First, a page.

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Andy Goode Column: What Next For The Eddie Jones Crusade

SYDNEY, AUSTRALIA - JUNE 25: Eddie Jones,(L) the England head coach looks on with skills coach Glen Ella during the International Test match between the Australian Wallabies and England at Allianz Stadium on June 25, 2016 in Sydney, Australia. (Photo by David Rogers/Getty Images)

Hats off to Eddie Jones

Eddie Jones is now nine from nine in England test matches and has given the squad so much confidence, what the squad did in Australia to go away there and win three nil there with some outstanding performances was simply fantastic.

Whats most interesting about Eddie Jones is his man management, Haskell as an example in the old regime felt like a bit of a dirty secret. He is a player I’ve known for some time and if you give him confidence he really will perform for you and you really saw that. Going back to the 6 Nations and the series you hear the story that Eddie Jones makes him a green smoothie every morning to make him feel welcome, Jones is doing brilliant to get the best out of every single player, for some guys he’s used the carrot and the stick method and for others he has put his arm around them and given them confidence.

Billy Vunipola is playing the best he’s ever played an he is right up there with Read as one of the best numbers 8’s in the world. A lot of that goes down to the Jones and his man management and the way he gives the players confidence as well.

MELBOURNE, AUSTRALIA - JUNE 18: Eddie Jones, (R) the England head coach, congratulates the England back row forward Chris Robshaw, (L), Billy Vunipola and James Haskell after their victory during the International Test match between the Australian Wallabies and England at AAMI Park on June 18, 2016 in Melbourne, Australia. (Photo by David Rogers/Getty Images)

A lot of hard work has been put in by the players and full credit goes to the backroom coaching staff as well Paul Gustard and Steve Borthwick having done exceptional jobs. He’s brought some experts in as well, during the World Cup you hear George Smith had come in as well as Jonny Wilkinson, snippets of real world class coming in and helping the squad out and sometimes giving a different perspective on things.

You hear the noises coming out of the England players that they want to be the best players in the world now and that boils down to the culture and mindset that Jones has instilled, yet the New Zealand talk is a bit premature for me seeing as they don’t play them for another 2 years. You just take each challenge as it comes now and Eddie Jones has had nine tests and won all nine.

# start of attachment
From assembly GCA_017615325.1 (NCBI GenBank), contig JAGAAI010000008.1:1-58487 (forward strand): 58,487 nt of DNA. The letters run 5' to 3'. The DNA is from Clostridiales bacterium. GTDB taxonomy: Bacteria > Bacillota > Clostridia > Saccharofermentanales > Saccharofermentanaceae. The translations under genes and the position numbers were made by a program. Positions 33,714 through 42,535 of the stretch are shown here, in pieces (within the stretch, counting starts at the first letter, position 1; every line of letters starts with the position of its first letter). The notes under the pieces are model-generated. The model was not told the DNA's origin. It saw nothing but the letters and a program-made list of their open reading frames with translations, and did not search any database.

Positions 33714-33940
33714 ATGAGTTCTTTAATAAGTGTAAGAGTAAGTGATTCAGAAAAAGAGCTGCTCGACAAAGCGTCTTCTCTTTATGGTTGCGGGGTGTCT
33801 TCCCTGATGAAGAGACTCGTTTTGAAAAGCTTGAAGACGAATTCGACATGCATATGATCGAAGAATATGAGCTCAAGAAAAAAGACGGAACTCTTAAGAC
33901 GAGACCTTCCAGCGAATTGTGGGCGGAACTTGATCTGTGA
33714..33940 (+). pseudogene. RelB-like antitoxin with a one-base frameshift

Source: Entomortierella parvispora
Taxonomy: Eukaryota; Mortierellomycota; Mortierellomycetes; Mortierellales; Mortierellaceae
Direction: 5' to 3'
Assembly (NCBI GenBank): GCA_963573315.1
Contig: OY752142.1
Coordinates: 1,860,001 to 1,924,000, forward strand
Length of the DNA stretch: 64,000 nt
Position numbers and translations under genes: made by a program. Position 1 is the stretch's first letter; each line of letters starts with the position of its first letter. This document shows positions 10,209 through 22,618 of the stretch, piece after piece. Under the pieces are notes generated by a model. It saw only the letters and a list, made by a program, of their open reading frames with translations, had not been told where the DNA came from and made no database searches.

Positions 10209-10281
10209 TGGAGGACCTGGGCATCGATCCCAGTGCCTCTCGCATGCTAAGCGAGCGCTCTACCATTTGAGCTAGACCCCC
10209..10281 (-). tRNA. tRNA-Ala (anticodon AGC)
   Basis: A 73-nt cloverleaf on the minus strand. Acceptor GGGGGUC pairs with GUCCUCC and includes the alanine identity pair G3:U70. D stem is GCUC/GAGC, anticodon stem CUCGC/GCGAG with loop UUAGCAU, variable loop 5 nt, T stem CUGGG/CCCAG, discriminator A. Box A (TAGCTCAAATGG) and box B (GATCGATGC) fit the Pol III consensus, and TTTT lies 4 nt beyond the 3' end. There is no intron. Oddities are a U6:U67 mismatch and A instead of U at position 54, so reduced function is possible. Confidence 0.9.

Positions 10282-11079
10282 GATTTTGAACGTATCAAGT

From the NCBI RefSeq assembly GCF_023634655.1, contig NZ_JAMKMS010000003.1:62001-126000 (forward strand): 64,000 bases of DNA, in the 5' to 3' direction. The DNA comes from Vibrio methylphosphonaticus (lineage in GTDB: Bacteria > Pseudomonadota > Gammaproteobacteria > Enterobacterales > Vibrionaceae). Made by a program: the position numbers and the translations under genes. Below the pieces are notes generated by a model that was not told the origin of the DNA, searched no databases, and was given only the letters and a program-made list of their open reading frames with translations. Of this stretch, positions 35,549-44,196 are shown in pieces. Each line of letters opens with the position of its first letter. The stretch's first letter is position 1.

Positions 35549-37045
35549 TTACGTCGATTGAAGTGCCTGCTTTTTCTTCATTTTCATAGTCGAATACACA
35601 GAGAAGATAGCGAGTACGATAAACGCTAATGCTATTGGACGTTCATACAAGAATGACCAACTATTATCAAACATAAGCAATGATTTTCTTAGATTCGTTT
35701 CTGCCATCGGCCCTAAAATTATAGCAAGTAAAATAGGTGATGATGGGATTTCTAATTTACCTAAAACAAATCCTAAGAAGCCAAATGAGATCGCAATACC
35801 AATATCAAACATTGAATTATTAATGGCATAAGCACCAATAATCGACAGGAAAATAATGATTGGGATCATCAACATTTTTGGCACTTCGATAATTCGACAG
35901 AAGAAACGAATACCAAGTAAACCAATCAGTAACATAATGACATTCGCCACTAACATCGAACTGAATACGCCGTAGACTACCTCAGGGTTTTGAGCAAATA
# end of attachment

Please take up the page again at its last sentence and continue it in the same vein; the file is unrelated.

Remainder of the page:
SYDNEY, AUSTRALIA - JUNE 25: Dylan Hartley, the England captain, lifts the Cook Cup and celebrates with team mates after their series victory during the International Test match between the Australian Wallabies and England at Allianz Stadium on June 25, 2016 in Sydney, Australia. (Photo by David Rogers/Getty Images)

The aspects wherein I feel Jones has exceeded where perhaps predecessor Stuart Lancaster lacked has been his man management style which has brought the best out of individual players by understanding each character. You can’t treat every player the same in a team environment, some players respond really well to getting a bit of a rollicking and they like proving coaches wrong. Other players like Haskell like having an arm put around them and telling them how good they are, same with Billy Vunipola from what I hear.

Eddie Jones has mastered the understanding of each individual player.

He’s given them all confidence, he has let them go for a beer for squad unity and getting on well with eachother, whereas you hear from Lancaster’s era that it was very rigid in how everything was done. There was no space to go and relax and get to know eachother, it was very straight down the line focused, which sometimes works for some people, doesn’t work for every character. What Eddie Jones has mastered is yes he is a hard task master, training is very intense and you hear people like George Ford saying that they are getting a lot of confidence from the intensity that they are training at. You see how well training is going so they work exceptionally hard in that aspect but also enjoying eachothers company off the field and getting to know each other better which produces better results on the field too.